You'll need a dremel (or other precision rotary cutting tool) to cut the end off of bolts.
9. Liquid Nails:
 We used Liquid Nails to secure the mount and glue the decorative trim to the mantle front and side.
10. Caulk:
I used caulk to fill in any gaps between the wood pieces before painting.
11. Primer & Paint:
You'll need primer to make sure your paint adheres. I painted my mantel with semi gloss paint (more details at end of post).

Once we had the necessary supplies, here's how we built it.

We found it cheapest/easiest to use these pine risers and some leftover scrap wood. This pine is great because it's cheap and looks great when painted. However, with pine, make sure to pre-drill the holes that you intend on screwing because it will often crack or break if you try to nail it or screw it in directly.
We learned this the hard way. And that's when my trusty wood filler came in handy. 

Assemble your wooden mantle starting with the front and back (identical pieces) to the top & bottom. Screw the pieces together.  Remember, you're basically making a big hollow wood box. You just offset it a little so that the top extends beyond the front board...this basically just makes it look like a mantel.

Here's a closeup side view to show you how far we offset the front piece. You are essentially creating a little ledge.

Next, you'll attach the 2 sides and the bottom to finish the box. 
In the below picture, you can see that the mantle is now sitting upright. We used scrap wood from an old wooden shelf for the sides and bottom, so if you don't have any old wood around, you can buy an extra pine board.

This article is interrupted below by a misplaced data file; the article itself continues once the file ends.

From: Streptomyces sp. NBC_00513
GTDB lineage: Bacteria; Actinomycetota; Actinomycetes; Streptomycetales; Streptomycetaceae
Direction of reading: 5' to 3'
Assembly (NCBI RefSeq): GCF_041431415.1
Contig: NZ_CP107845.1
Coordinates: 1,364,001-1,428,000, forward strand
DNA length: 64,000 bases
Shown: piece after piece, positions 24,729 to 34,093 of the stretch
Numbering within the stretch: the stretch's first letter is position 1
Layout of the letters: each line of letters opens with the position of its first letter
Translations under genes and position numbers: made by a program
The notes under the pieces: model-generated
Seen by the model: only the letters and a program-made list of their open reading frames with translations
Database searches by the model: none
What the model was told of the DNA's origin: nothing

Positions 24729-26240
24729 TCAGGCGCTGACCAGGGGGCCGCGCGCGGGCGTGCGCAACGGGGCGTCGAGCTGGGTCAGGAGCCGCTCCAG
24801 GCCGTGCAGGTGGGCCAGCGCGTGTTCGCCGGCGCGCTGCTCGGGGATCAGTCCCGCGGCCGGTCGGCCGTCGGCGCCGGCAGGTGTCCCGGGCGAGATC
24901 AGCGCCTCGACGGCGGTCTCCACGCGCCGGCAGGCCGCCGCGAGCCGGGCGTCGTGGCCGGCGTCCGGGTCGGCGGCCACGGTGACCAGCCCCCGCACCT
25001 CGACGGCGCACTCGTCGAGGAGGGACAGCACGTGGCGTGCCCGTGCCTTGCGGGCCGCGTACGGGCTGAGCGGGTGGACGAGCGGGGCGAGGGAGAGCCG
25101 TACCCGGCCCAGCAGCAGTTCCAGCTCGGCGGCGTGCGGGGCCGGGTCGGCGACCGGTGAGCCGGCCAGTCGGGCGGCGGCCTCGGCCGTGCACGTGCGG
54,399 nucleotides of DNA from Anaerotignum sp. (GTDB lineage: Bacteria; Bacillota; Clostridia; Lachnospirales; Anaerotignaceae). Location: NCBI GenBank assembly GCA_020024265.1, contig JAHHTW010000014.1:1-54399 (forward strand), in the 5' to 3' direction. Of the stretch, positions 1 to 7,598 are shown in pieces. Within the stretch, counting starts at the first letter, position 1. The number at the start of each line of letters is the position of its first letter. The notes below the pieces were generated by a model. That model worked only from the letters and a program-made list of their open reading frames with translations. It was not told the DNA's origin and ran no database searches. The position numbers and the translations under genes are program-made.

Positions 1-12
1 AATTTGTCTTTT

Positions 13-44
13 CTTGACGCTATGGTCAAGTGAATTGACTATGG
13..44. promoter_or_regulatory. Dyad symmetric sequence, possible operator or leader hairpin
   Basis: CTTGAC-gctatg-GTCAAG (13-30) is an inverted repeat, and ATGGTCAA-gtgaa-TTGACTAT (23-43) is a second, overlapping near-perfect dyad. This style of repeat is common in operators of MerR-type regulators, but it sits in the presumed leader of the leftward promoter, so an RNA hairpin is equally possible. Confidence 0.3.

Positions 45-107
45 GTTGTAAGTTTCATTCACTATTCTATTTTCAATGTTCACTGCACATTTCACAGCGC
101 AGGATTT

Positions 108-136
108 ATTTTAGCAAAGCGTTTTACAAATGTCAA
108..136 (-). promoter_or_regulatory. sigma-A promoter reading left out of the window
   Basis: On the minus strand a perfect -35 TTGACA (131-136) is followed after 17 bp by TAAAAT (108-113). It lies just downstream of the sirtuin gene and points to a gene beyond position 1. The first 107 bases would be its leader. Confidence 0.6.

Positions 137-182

Also, since Jesse built me a mantel, we will just smile understandingly at the fact that he used my next dresser project as a table to saw stuff on in the spider garage. :)

Anyways, here's a side shot of the mantle. Attach the bottom, and measure and cut your end pieces to close in the mantle.

By now it should really be starting to look like a mantel. The next part is adding some decorating trim below the ledge and on the sides to really fancy it up.
We just bought one big piece of decorative trim and used a mitre box to cut the necessary angles.

Back when we did this project, we bought this mitre box kit (affiliate link) with clamps and a saw for $12. It's pretty basic, but totally gets the job done when cutting angles.

You'll need to measure your trim an inch longer than you think, because cutting it at a 45 degree angle will bring it back in an inch so that it can perfectly meet the side pieces, which you will need to cut the same way. Treat the trim like a puzzle. Line it up in your head and piece them together a few times to make sure you cut the angles the correct direction.
You may want to practice using your mitre box on some junk trim first..not because it's hard to use, but because if you are doing it for the first time, it might take a couple practice runs to figure out your angles. 

So, you'll need one long piece for the front (that will be glued below the ledge) and two short pieces, one for each side.

Here is a side view to show you how the angles will line up. You will be glueing the trim up underneath the ledge.